Rating: 2 Votes
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28 months ago

Alexa why don't you work when I am not in the room?



Got to admit.. I actually laughed out loud at this post
Rating: 2 Votes
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28 months ago
The big question here will be if you can get alerts/notifications based on the pin used vs just the door was unlocked. It says you can create 12 pins and I would like to create a pin and assign to say the cleaning crew, the in laws, the kids etc and I want to get alerted to WHO is entering based on the name assigned to the pin.

I already have multiple of the zwave Yale locks that can already accomplish the above mentioned notification but it required having a separate controller and some configurations etc etc. however if the HomeKit lock can do what I mentioned above (and I can get rid of the zwave bridge) I will switch over immediately when they become available. If not, the. I say this is a FAIL! Smart Lock should provide smart notifications.
Rating: 2 Votes
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28 months ago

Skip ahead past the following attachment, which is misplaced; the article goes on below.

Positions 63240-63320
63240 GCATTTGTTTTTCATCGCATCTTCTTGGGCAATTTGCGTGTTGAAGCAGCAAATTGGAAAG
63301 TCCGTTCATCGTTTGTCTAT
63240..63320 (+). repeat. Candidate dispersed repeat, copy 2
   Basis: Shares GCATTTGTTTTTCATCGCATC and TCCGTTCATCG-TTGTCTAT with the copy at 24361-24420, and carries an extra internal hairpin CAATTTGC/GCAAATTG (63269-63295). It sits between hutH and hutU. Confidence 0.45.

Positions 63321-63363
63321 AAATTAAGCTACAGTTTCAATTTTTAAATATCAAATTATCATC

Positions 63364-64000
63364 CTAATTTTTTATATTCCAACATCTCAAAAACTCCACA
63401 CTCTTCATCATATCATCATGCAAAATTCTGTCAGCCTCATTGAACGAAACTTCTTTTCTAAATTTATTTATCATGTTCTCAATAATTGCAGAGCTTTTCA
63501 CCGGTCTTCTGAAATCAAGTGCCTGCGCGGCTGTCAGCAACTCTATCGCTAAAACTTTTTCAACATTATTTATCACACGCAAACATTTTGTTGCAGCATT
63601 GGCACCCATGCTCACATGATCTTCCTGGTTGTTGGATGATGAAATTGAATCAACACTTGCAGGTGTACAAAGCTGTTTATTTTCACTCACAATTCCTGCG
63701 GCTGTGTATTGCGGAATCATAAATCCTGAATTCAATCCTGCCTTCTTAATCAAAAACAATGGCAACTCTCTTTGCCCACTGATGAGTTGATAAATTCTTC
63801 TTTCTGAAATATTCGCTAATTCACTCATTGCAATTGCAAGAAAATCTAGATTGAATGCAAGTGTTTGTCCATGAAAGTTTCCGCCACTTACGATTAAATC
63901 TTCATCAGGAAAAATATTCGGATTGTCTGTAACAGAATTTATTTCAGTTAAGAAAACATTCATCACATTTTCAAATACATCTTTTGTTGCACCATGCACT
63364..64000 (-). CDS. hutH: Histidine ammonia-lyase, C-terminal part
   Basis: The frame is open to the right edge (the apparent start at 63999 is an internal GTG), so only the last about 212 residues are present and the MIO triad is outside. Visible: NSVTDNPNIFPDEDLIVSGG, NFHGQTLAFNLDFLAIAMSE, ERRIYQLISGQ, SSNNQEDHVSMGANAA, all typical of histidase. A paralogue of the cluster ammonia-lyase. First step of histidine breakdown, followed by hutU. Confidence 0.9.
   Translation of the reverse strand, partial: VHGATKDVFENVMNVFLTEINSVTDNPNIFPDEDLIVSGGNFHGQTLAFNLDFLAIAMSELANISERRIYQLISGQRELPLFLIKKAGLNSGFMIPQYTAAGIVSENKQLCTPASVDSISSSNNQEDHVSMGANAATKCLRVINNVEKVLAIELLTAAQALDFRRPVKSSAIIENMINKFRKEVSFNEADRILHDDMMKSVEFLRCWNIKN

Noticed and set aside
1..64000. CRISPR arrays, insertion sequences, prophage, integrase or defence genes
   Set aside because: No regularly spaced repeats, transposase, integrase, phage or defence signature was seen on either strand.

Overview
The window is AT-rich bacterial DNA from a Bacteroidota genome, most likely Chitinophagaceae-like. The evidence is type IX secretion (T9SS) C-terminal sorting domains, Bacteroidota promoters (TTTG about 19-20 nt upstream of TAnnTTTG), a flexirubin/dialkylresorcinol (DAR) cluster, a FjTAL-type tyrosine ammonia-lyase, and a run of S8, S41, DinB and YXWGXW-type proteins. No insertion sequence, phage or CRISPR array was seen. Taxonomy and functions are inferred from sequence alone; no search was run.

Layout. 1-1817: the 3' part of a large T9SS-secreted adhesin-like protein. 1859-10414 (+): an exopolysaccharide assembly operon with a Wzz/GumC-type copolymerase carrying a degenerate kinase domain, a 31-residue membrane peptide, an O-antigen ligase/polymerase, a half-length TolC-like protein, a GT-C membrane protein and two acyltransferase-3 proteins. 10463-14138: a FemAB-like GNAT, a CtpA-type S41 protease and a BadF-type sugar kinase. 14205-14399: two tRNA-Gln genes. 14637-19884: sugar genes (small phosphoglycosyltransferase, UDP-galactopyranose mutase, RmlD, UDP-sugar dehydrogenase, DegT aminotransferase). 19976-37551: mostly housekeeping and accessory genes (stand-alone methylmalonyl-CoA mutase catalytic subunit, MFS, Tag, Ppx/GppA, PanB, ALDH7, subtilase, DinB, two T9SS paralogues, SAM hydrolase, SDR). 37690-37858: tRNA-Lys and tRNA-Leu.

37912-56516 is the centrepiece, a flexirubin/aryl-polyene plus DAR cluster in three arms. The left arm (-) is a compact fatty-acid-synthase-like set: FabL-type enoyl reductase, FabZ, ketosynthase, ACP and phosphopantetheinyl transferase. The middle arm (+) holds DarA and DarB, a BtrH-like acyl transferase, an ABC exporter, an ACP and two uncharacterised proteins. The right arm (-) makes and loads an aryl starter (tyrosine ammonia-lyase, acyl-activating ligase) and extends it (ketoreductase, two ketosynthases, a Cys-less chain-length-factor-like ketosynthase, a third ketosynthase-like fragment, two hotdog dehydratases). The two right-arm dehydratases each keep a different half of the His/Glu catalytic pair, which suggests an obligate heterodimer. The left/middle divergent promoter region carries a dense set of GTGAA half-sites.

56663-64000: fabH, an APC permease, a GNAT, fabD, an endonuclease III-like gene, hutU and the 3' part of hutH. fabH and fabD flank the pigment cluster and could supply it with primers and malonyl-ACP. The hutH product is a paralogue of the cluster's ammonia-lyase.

Honest question- how secure is it? To be the best when even the best isn't that good wouldn't make any lock that desirable.


If I recall there was an article a while ago covering that subject, and that Apple's instance on over security was hindering adoption.

Also they're all more secure then a brick through a window.
Rating: 2 Votes
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28 months ago

I've been using the Schlage Sense with HomeKit for almost a year. It was spotty at first, but after many firmware iterations and iOS releases, it's pretty good now, connected thru Bluetooth. Just that the remote Homekit via Apple TV is still slow.

You'll get notification for unlocks. And when pin is entered manually, you can check in history the name that you assigned the pin for. Another thing is it's ANSI grade 1.


Personally, my preference has been with Schlage. They continue to improve all the time and I like idea of the Pin access.
Rating: 2 Votes
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28 months ago

Alexa! What's home kit?

Hey Siri, whose Alexa?

Siri: Idk. Probably some random ***** [S]Microsoft[/S] Amazon picked up from the side of the road.
Rating: 1 Votes
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28 months ago
I'd like the product more without the huge Yale logo at the top.
Rating: 1 Votes
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28 months ago

HomeKit is the most secure protocol of all smart protocols currently out.
Rating: 1 Votes
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28 months ago

Hey Siri, whose Alexa?

Siri: Idk. Probably some random ***** Microsoft picked up from the side of the road.

That would have been a good joke if you used the proper company
Rating: 1 Votes